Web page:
# Appendix E – Chlorine disinfectant solution preparation

Best Practices for Environmental Cleaning in Healthcare Facilities: in RLS

Footnote 1
“Parts” can be used for any unit of measure (e.g. ounce, liter or gallon) or any container used for measuring, such as a pitcher.

Footnote 2
In countries where French products are available, the amount of active chlorine is usually expressed in degrees chlorum. One-degree chlorum is equivalent to 0.3% active chlorine.

Footnote 3
When bleach powder is used; the resulting chlorine solution is likely to look cloudy (milky)

### Example 1 — Using Liquid Bleach

Chlorine in liquid bleach comes in different concentrations. Any concentration can be used to make a dilute chlorine solution by applying the following formula:

(% chlorine in liquid bleach ∕ % chlorine desired) − 1 = Total parts of water for each part bleach [Footnote 1]

Example: To make a 0.5% chlorine solution from 3.5% [Footnote 2] bleach:

[3.5% ∕ 0.5%] − 1 = 7 − 1 = 6 parts water for each part bleach

Therefore, you must add 1 part 3.5% bleach to 6 parts water to make a 0.5% chlorine solution.

### Example 2 — Using Bleach Powder

If using bleach powder [Footnote 3], calculate the amount of bleach to be mixed with each litre of water by using the following formula:

[% chlorine desired ∕ % chlorine in bleach powder] × 1 000 = Grams of bleach powder for each litre of water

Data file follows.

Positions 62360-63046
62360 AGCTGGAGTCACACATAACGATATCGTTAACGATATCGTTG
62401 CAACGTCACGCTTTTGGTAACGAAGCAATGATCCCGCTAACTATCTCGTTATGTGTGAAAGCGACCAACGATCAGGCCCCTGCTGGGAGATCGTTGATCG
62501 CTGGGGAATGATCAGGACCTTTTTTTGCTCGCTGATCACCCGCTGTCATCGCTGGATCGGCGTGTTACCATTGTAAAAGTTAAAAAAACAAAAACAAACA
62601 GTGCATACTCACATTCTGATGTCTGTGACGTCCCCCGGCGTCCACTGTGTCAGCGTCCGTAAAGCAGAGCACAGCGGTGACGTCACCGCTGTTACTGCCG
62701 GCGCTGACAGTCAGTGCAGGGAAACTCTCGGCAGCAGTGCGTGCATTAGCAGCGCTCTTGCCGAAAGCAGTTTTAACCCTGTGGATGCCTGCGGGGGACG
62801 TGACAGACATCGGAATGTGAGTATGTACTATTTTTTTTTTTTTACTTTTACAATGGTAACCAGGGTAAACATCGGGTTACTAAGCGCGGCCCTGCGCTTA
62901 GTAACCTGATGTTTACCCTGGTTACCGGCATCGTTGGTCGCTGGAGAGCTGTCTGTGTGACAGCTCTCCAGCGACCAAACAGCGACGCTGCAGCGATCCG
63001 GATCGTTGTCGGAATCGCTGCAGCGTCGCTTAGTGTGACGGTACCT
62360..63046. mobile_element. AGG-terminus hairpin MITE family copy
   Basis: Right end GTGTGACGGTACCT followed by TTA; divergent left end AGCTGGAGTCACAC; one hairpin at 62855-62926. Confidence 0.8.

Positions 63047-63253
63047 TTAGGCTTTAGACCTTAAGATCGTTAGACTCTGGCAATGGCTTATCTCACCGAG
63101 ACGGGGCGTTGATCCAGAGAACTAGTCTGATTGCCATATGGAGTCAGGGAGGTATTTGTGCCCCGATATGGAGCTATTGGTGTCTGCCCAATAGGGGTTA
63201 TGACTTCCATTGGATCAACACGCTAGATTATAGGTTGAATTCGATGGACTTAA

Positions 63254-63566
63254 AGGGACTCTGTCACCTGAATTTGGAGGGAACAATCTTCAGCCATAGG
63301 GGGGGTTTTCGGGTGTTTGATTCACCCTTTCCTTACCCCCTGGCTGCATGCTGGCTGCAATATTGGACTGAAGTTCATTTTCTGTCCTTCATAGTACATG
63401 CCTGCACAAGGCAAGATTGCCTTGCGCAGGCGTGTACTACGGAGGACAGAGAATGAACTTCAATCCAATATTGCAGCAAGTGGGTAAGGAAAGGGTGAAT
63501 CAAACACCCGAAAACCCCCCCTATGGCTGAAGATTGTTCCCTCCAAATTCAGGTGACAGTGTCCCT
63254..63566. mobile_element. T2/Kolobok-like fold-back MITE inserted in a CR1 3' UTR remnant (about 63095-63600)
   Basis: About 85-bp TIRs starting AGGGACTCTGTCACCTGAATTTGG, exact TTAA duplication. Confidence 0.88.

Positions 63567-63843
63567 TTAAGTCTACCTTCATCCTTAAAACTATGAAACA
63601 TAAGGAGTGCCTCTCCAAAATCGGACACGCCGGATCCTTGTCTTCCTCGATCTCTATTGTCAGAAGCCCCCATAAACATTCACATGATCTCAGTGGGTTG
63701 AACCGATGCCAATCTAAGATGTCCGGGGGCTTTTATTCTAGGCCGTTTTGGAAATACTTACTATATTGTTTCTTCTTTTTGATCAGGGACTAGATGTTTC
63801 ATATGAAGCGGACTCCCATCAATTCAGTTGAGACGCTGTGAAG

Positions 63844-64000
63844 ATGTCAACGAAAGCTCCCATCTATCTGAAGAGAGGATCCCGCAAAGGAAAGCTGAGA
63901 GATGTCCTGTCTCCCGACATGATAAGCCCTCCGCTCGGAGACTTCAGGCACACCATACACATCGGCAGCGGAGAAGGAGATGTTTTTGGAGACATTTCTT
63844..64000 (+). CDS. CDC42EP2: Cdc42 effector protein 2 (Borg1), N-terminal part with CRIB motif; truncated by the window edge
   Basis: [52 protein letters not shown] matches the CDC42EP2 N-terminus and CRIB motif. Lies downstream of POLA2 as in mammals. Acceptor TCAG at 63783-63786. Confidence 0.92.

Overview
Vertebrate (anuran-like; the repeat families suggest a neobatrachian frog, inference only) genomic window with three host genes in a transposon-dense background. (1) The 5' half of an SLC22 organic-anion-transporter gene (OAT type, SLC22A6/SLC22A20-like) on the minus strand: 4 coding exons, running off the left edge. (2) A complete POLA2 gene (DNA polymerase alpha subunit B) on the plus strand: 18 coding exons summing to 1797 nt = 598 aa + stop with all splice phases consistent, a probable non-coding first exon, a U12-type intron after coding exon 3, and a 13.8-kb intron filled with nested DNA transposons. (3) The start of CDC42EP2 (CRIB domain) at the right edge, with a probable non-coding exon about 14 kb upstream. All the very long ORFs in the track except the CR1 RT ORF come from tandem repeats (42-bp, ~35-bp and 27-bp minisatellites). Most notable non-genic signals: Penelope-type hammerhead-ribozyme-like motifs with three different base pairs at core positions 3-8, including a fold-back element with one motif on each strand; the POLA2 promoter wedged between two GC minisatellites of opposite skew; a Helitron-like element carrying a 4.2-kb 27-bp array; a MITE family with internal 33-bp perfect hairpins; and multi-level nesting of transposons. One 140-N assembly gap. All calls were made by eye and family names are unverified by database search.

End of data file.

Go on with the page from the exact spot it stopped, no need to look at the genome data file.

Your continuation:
Example: To make a 0.5% chlorine solution from calcium hypochlorite (bleach) powder containing 35% active chlorine

[0.5% ∕ 35%] × 1 000 = 0.0143 × 1 000 = 14.3

Therefore, you must dissolve 14.3 grams of calcium hypochlorite (bleach) powder in each litre of water used to make a 0.5% chlorine solution.

### Example 3 — Formula for Making a Dilute Solution from a Concentrated Solution

Total Parts (TP) (H2O) = [% Concentrate ∕ % Dilute] − 1

Example: To make a 0.1% chlorine solution from 5% concentrated solution:

Calculate TP (H2O) = [5.0% ∕ 0.1%] − 1 = 50 − 1 = 49

Take one part concentrated solution and add to 49 parts boiled (filtered if necessary) water.

Source:

AVSC International (1999). Infection Prevention Curriculum. Teacher’s Manual. New York, p.267.

Page last reviewed: March 27, 2020